\I’m not dancing on his grave, either, but expect no tears from me. Paul Allen was extremely rich, and seemed to enjoy his wealth than most of his peers. He bought NBA and NFL teams, and a big yacht, and Jimi Hendrix’s guitars. That all seems fun.

I am profoundly ambivalent about Paul Allen. He was very private but paradoxically very splashy and very involved in Seattle’s civic life. There is a feudal quality to that paradox. That’s why I do not feel anything but uneasy about his death: Paul Allen exercised tremendous power and shaped Seattle into the city of his vision. Much of that work was through philanthropy, but much of it was done by killing income taxes and other typically shady billionaire stuff.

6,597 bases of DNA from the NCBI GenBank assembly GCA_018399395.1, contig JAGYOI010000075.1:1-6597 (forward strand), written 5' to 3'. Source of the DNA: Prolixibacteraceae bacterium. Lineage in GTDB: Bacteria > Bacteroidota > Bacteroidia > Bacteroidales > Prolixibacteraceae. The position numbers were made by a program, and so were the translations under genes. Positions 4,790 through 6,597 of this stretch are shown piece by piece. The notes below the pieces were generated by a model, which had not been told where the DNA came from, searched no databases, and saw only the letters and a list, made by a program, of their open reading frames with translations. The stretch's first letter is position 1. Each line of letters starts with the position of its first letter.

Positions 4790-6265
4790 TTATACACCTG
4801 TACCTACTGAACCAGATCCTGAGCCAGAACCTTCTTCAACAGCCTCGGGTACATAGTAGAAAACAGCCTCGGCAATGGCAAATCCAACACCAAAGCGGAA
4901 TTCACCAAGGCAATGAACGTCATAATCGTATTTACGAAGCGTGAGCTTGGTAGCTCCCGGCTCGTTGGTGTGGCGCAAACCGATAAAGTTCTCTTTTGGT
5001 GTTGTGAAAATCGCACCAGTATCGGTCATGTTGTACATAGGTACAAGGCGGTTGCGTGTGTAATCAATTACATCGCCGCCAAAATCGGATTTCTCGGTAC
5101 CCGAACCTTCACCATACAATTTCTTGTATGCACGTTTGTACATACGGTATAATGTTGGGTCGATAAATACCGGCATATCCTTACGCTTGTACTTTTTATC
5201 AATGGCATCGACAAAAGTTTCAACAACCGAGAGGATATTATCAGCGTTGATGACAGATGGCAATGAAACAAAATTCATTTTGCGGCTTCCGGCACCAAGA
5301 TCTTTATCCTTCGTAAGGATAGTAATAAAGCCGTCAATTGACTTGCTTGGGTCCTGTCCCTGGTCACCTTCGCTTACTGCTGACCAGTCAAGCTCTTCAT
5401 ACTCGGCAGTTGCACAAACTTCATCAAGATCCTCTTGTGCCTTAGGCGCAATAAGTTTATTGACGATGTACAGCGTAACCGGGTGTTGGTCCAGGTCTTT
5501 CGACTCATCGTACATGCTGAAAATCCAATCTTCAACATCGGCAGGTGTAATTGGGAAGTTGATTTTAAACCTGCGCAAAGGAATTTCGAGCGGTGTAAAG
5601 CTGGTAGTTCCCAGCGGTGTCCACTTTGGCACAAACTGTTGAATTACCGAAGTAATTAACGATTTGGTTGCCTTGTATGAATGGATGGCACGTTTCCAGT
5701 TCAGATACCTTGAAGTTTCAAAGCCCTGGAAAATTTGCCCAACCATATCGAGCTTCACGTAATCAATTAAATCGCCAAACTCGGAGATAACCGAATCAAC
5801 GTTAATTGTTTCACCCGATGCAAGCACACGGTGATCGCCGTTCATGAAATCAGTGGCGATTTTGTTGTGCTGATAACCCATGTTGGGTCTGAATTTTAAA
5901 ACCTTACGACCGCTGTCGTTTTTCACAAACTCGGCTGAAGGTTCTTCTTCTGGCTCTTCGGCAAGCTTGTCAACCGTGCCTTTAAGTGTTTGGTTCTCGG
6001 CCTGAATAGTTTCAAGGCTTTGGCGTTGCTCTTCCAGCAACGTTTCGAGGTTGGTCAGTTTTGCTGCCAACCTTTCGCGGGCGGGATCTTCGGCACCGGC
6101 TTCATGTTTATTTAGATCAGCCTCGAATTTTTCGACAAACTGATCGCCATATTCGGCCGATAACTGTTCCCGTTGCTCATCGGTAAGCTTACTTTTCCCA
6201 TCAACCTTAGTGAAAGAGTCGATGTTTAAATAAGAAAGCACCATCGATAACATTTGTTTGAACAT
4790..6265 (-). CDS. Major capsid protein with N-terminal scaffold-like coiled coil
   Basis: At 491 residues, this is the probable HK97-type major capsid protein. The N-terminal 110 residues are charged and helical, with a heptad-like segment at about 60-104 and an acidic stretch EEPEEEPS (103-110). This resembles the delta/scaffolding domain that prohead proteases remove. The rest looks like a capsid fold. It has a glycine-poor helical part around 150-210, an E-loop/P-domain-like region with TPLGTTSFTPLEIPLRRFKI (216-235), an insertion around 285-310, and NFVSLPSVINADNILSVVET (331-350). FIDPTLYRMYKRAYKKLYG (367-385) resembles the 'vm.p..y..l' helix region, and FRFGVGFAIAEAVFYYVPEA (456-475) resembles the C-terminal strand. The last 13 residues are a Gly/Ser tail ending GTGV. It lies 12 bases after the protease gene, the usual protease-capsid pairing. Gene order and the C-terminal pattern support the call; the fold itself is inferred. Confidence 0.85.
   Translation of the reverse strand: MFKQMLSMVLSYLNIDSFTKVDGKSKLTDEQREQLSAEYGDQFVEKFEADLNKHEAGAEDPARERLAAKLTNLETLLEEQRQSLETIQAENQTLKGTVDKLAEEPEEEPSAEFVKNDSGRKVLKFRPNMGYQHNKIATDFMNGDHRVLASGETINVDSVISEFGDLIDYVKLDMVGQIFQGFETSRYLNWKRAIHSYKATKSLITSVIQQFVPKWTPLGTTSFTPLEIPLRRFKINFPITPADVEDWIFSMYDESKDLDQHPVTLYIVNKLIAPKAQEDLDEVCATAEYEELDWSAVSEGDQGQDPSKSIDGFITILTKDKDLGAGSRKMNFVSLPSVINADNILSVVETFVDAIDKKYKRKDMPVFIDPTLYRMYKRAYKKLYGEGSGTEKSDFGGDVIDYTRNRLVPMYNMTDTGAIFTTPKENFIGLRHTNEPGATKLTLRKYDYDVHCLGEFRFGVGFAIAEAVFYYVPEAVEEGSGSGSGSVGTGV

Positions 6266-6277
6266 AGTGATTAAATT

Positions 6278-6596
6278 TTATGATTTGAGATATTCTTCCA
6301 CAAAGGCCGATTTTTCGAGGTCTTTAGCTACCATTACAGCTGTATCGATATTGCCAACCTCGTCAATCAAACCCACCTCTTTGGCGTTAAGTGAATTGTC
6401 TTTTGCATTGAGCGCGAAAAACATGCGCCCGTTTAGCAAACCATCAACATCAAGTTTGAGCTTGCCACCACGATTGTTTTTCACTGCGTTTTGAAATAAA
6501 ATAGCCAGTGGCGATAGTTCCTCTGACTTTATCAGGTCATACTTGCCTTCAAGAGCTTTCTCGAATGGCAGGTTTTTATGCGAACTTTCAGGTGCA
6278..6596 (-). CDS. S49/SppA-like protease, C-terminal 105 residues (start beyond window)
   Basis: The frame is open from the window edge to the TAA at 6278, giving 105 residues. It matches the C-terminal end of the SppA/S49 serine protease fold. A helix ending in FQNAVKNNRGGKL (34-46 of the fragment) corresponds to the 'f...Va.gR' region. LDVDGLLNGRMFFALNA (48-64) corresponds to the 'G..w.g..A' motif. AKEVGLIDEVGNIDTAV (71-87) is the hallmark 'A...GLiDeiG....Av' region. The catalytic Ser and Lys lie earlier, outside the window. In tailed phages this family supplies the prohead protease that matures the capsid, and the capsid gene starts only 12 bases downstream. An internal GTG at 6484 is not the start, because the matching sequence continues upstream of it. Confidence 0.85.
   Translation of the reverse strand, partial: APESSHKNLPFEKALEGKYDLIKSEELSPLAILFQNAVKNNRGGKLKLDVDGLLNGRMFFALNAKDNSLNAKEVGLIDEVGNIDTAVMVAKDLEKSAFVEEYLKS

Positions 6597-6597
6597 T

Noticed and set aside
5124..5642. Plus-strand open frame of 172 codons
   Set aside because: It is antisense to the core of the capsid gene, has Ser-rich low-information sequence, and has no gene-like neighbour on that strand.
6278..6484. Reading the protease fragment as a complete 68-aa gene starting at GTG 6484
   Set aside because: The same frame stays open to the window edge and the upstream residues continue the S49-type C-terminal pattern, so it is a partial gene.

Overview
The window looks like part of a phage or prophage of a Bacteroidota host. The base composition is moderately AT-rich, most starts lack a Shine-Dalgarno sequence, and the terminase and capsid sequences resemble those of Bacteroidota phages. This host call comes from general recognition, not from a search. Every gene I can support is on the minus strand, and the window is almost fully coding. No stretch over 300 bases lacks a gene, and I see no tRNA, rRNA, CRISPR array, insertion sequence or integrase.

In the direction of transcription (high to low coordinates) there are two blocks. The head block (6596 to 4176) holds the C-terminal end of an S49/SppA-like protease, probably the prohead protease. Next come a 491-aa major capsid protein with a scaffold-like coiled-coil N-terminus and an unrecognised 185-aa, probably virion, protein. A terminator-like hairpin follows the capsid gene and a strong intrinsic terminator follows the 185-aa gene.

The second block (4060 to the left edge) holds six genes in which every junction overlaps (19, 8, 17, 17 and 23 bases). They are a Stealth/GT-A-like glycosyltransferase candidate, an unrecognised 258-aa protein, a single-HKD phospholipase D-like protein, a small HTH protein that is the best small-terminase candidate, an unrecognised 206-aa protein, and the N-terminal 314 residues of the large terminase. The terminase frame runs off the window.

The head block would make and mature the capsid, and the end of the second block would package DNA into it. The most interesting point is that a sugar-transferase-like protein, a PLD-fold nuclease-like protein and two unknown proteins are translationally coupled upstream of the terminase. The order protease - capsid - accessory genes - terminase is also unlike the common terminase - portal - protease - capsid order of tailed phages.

He was unaccountable to anyone. He could do whatever he wanted and have no worry about any of the consequences. Another paradox: he tried to create the Seattle Commons, but when that failed, he went ahead and helped turn South Lake Union into Amazonland because. As with everything, Paul Allen just felt like doing something and so he did it.

So, yeah, the Cinerama is nice, the Seahawks are well-run, and KEXP and MOHAI are set up. But at the time of Paul Allen’s death, Seattle is a city that matches his interests and observable ideology. It is beautiful, with some notable cultural institutions, and interesting attractions, particularly if you are geeky and have money. But it’s expensive. Our tax system and housing are all very favorable to people with wealth, and unfair to everyone else, especially to anyone who has to get anywhere in a timely manner for a shift job or child care.

It’s a city for billionaires, and we’ve got plenty of ’em left.

Also published on Medium.